Strengthening the legal framework on Coastal Commons

Aarthi Sridhar

The Coastal Regulation Zone, 2011 which is the dominant policy on coastal governance in India, makes a reference to ‘traditional rights and customary uses’ of coastal space by coastal communities, but it does not elaborate on what the terms ‘rights’ and ‘uses’ encompass. Today, India’s coasts are increasingly threatened by pressures of urbanisation, tourism and industry. While some coastal habitats enjoy some degree of protection under the CRZ 2011, this protection often remains on paper. Stretches of coastal land could already be in use by coastal communities for various purposes but the lack of recognition of these customary rights prevents this aspect from being taken into account while diverting the same resource for alternative uses. Uses of coastal common land by these communities also remain hidden to actors outside the community, who could often see it as a space that is not under specific uses, whereas the same land is integral to the community’s social, cultural and economic fabric.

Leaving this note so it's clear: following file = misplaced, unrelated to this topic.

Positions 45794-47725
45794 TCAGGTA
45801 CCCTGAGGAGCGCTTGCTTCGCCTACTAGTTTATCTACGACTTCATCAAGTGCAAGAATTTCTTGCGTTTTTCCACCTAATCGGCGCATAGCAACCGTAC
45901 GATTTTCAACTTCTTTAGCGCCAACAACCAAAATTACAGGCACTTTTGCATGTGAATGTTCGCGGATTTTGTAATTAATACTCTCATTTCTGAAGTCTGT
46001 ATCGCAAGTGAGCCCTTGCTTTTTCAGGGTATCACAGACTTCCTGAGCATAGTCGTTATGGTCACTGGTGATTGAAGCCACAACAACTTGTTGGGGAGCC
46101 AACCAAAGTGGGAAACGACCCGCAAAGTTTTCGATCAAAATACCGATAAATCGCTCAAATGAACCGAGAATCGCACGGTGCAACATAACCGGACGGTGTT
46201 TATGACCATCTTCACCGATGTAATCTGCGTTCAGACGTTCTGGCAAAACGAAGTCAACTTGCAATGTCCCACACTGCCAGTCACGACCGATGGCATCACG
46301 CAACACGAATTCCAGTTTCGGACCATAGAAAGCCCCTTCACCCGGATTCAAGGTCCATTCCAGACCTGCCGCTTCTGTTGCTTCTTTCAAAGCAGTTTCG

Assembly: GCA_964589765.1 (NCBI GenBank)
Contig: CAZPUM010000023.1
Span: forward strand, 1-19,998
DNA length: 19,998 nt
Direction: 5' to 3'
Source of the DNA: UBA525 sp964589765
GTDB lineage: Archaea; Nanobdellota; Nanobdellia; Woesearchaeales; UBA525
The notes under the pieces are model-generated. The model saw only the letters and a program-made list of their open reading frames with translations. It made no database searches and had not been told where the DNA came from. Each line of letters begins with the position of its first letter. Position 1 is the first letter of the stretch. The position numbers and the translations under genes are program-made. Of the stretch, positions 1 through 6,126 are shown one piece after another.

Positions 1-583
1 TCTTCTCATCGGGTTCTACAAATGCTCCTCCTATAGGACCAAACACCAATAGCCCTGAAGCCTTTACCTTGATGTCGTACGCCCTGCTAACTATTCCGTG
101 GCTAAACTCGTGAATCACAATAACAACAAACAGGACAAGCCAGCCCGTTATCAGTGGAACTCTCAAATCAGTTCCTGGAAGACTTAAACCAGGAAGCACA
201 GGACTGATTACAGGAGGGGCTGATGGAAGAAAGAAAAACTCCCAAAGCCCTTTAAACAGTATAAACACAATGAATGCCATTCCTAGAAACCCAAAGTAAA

Over the last two decades, NGOs, community organisations and the National Fish-workers Forum (NFF) have been lobbying for a law that explicitly deals with fisher community rights. The Prof. M.S. Swaminathan Committee Report on the CRZ had recommended the development of a marine fisher right’s legislation along the lines of the Scheduled Tribes and Other Traditional Forest Dwellers (Recognition of Rights) Act (or FRA 2006). What is intriguing is that although two decades of lobbying led to the formulation of the first draft of the Traditional Marine and Coastal Fishers (Recognition of Rights) Draft Bill, 2009 (FRB 2009), it failed to catch the attention of the fisher community and the FRB 2009 has not been re-approached since.

As part of our work to support the security of coastal commons spaces, resources and livelihoods, we critically assessed the Fisher Rights Bill and reasons for its unpopularity. We examined the lessons from the implementation or lack thereof of the FRA in order to get a better understanding of how a future policy on fisher rights can be made more effective. We also reviewed the nature of claims and use of coastal commons including traditional governance structures and mechanisms, through a field-based study of one coastal community in Majali in Uttara Karnataka.


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